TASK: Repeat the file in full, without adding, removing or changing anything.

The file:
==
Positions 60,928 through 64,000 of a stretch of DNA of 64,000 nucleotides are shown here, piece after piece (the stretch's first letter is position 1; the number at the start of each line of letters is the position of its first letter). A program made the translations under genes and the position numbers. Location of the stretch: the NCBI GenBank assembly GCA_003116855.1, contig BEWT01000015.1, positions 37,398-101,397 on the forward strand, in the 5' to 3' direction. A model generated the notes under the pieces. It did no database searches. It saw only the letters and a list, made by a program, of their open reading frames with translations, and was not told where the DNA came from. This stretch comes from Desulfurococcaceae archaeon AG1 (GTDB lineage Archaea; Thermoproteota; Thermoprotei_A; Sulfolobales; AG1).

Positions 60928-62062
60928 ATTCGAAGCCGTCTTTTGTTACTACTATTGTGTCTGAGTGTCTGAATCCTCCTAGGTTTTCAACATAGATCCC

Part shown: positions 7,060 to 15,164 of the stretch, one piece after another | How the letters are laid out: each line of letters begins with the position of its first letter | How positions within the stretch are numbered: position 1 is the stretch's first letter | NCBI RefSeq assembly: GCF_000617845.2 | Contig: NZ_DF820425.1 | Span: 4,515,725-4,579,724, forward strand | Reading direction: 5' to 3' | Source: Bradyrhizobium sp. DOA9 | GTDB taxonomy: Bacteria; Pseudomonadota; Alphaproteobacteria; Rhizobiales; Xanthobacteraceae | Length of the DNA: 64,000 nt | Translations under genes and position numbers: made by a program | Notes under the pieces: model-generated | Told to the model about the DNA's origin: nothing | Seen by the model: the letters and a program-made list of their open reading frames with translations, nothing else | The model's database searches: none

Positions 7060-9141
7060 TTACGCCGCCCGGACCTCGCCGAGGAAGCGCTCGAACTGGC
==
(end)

Positions 60,928 through 64,000 of a stretch of DNA of 64,000 nucleotides are shown here, piece after piece (the stretch's first letter is position 1; the number at the start of each line of letters is the position of its first letter). A program made the translations under genes and the position numbers. Location of the stretch: the NCBI GenBank assembly GCA_003116855.1, contig BEWT01000015.1, positions 37,398-101,397 on the forward strand, in the 5' to 3' direction. A model generated the notes under the pieces. It did no database searches. It saw only the letters and a list, made by a program, of their open reading frames with translations, and was not told where the DNA came from. This stretch comes from Desulfurococcaceae archaeon AG1 (GTDB lineage Archaea; Thermoproteota; Thermoprotei_A; Sulfolobales; AG1).

Positions 60928-62062
60928 ATTCGAAGCCGTCTTTTGTTACTACTATTGTGTCTGAGTGTCTGAATCCTCCTAGGTTTTCAACATAGATCCC

Part shown: positions 7,060 to 15,164 of the stretch, one piece after another | How the letters are laid out: each line of letters begins with the position of its first letter | How positions within the stretch are numbered: position 1 is the stretch's first letter | NCBI RefSeq assembly: GCF_000617845.2 | Contig: NZ_DF820425.1 | Span: 4,515,725-4,579,724, forward strand | Reading direction: 5' to 3' | Source: Bradyrhizobium sp. DOA9 | GTDB taxonomy: Bacteria; Pseudomonadota; Alphaproteobacteria; Rhizobiales; Xanthobacteraceae | Length of the DNA: 64,000 nt | Translations under genes and position numbers: made by a program | Notes under the pieces: model-generated | Told to the model about the DNA's origin: nothing | Seen by the model: the letters and a program-made list of their open reading frames with translations, nothing else | The model's database searches: none

Positions 7060-9141
7060 TTACGCCGCCCGGACCTCGCCGAGGAAGCGCTCGAACTGGC